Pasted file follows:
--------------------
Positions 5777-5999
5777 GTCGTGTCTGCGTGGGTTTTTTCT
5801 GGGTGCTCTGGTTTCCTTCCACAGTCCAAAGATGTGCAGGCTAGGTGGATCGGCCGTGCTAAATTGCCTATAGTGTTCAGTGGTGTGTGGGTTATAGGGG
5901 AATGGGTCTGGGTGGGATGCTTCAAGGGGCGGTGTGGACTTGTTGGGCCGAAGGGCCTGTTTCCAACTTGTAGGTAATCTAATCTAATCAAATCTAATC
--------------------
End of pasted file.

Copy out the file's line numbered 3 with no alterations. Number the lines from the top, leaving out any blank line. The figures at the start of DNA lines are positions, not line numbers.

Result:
5801 GGGTGCTCTGGTTTCCTTCCACAGTCCAAAGATGTGCAGGCTAGGTGGATCGGCCGTGCTAAATTGCCTATAGTGTTCAGTGGTGTGTGGGTTATAGGGG